The National Trust’s Food Glorious Food campaign’s huge seed giveaway, along with a warm, wet summer which provided perfect growing conditions, means that there will be enough extra pumpkins this year for 1 million jack-o-lanterns, 10 million bowls of pumpkin soup, and 600 million toasted pumpkin seeds.
The National Trust is marking the start of the winter growing season with a special series of events to celebrate the success of a new generation of home-grown vegetable gardeners. Pumpkin carving classes and spooky trails will celebrate Halloween, whilst winter vegetable growing workshops and cookery demonstrations will inspire people to continue growing their own during the colder months.
History of Halloween pumpkins
- Pumpkins are believed to have originated in North America. Seeds from related plants have been found in Mexico dating back to 7000 to 5500 B.C.
- References to pumpkins date back many centuries. The name pumpkin originated from the Greek word for “large melon” which is “pepon.” “Pepon” was changed by the French into “pompon.” The English changed “pompon” to “Pumpion.” American colonists changed “pumpion” into “pumpkin.”
- Native American Indians used pumpkin as a staple in their diets centuries before the pilgrims landed. They also dried strips of pumpkin and wove them into mats. Indians would also roast long strips of pumpkin on the open fire and eat them. When white settlers arrived, they saw the pumpkins grown by the Indians and pumpkin soon became a staple in their diets. As today, early settlers used them in a wide variety of recipes from desserts to stews and soups. The origin of pumpkin pie is thought to have occurred when the colonists sliced off the pumpkin top, removed the seeds, and then filled it with milk, spices and honey. The pumpkin was then baked in the hot ashes of a dying fire.
- The origin of Halloween dates back at least 3,000 years to the Celtic celebration of Samhain (pronounced “sow-ain”). The festival was held starting at sundown on October 31st and lasted until sundown on November 1st. It was similar to the modern practice of the New Years celebration.
- On this magical night, glowing jack-o-lanterns, carved from turnips or gourds, were set on porches and in windows to welcome deceased loved ones, but also to act as protection against malevolent spirits. Burning lumps of coal were used inside as a source of light, later to be replaced by candles.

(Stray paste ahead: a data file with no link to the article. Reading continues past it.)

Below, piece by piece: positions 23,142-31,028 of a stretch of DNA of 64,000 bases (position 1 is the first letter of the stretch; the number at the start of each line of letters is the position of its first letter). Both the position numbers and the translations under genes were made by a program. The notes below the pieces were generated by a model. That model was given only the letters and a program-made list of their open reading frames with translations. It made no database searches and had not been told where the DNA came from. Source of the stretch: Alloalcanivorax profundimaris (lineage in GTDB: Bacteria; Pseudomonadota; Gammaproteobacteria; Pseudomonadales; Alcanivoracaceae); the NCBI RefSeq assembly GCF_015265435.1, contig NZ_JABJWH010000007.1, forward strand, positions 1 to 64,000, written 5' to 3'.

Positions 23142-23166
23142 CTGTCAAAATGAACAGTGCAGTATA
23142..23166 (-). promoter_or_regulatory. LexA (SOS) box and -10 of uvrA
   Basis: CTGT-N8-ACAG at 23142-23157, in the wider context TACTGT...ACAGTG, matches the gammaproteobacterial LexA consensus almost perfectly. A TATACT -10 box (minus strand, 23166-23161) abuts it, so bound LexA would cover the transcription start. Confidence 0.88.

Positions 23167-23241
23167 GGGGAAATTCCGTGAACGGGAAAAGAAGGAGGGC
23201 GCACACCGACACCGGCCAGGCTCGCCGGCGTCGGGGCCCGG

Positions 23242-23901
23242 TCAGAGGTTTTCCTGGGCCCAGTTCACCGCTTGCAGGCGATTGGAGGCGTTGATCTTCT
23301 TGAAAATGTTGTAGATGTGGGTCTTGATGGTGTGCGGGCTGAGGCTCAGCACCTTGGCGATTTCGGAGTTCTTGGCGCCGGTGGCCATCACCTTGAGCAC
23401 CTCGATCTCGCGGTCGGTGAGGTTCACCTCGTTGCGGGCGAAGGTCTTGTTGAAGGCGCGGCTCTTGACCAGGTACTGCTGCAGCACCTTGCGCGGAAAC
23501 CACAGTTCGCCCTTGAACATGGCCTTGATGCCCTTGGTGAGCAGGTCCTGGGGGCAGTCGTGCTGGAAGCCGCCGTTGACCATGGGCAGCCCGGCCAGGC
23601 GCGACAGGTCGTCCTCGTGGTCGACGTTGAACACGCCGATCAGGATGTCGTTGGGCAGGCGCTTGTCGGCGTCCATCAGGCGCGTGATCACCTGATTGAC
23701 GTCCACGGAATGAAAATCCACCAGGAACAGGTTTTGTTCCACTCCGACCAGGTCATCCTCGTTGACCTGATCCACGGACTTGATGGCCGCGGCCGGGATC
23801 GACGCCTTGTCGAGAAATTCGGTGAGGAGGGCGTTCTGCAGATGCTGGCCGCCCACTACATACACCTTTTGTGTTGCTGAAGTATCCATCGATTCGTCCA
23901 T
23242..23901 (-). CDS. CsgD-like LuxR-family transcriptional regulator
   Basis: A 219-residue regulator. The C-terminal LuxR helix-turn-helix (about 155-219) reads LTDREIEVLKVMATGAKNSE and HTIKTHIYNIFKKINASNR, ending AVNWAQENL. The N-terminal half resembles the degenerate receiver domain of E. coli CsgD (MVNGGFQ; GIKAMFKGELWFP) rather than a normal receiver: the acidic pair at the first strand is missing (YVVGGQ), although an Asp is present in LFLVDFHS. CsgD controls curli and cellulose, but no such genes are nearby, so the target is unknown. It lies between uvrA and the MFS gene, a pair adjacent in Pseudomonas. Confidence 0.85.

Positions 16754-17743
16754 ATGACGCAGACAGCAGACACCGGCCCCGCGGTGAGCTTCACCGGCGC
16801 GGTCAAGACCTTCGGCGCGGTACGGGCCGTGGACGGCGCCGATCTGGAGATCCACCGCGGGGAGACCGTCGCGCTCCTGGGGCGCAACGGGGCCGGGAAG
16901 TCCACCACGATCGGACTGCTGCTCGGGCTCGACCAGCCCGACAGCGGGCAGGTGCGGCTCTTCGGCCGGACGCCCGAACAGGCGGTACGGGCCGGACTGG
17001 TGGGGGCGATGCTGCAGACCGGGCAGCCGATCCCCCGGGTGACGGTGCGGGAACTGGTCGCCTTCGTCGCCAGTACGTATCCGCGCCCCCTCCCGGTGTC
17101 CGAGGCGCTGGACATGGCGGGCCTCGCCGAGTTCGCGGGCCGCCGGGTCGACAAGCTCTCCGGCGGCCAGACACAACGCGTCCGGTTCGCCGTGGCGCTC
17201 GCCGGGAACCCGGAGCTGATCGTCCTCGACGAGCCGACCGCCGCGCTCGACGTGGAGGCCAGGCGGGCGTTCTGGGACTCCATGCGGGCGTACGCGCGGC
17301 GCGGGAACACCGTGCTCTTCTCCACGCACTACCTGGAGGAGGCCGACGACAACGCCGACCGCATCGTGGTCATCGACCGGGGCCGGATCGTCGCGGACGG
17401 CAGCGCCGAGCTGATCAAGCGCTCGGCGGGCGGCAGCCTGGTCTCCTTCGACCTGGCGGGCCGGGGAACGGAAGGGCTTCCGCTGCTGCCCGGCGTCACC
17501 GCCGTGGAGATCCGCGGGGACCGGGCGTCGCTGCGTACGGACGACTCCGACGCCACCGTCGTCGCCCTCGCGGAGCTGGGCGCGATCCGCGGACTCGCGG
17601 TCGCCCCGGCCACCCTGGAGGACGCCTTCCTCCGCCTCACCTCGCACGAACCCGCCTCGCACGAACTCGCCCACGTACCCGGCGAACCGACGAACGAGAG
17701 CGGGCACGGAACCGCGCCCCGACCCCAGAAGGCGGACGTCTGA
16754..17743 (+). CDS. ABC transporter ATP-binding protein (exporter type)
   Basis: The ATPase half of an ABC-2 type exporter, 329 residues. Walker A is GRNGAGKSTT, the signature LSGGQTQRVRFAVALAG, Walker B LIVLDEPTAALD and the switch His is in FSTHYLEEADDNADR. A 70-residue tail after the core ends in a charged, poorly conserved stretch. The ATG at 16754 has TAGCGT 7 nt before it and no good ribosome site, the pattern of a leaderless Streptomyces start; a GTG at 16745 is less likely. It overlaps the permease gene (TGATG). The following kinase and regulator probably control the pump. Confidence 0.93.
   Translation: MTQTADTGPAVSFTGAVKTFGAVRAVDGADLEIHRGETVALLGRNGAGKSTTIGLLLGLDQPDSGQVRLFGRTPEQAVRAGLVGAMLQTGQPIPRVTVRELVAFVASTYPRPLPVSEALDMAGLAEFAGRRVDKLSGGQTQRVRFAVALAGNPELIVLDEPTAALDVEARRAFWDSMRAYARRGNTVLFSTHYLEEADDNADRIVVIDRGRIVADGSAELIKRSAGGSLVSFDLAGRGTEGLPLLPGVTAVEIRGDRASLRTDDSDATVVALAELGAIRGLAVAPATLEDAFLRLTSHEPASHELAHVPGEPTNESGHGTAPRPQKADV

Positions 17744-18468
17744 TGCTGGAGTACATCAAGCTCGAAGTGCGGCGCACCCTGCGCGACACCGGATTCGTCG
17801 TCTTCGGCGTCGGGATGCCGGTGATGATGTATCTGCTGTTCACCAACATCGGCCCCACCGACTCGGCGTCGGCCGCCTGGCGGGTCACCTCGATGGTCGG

- Samhain was not the name of a “Lord of the Dead”, no historical evidence has ever been found to back this up, it was simply the name of the festival and meant “Summer’s End”. It was believed that the souls of the dead were closest to this world and was the best time to contact them to say good bye or ask for assistance. It was also a celebration of the harvest. It is still treated as such today by those who practice Wicca or other nature based religions. It has absolutely nothing to do with satan, who was a creation of the Christian church.
- When European settlers, particularly the Irish, arrived in America they found the native pumpkin to be larger, easier to carve and seemed the perfect choice for jack-o-lanterns. Halloween didn’t really catch on big in this country until the late 1800’s and has been celebrated in many ways ever since!
- A pumpkin is really a squash. It’s a member of the Cucurbita family which includes squash and cucumbers.
- Six of the seven continents can grow pumpkins including Alaska! Antarctica is the only continent that they won’t grow in.
- The the “pumpkin capital” of the world is Morton, Illinois
- The the Irish brought this tradition of pumpkin carving to America. The tradition originally started with the carving of turnips. When the Irish immigrated to the U.S., they found pumpkins a plenty and they were much easier to carve for their ancient holiday.
- The largest pumpkin pie ever made was over five feet in diameter and weighed over 350 pounds. It used 80 pounds of cooked pumpkin, 36 pounds of sugar, 12 dozen eggs and took six hours to bake
- Pumpkins were once recommended for removing freckles and curing snake bites.
- The largest pumpkin ever grown weighed 1,140 pounds.
- Pumpkins are 90 percent water.
Selecting the pumpkins you’ll carve for your Halloween Jack-O’-Lanterns is very important. You’ll need to pick pumpkins according to what you want to carve on them.
Whether it’s simply carving a pumpkin to sit on the door step or holding pumpkin carving parties and contests, this age old tradition is a main event for young and old alike.
Depending on the variety, pumpkins can range in size anywhere from tiny to humongous. Medium sized ones work best for most stencils that you’ll make or buy. Very large pumpkins can be carved with elaborate designs and used as “center pieces” on your porch or tables. Small pumpkins work fine for carving traditional faces, they can be done fast and you can have many of them scattered about for parties, haunts or up your sidewalk as a lighted pathway.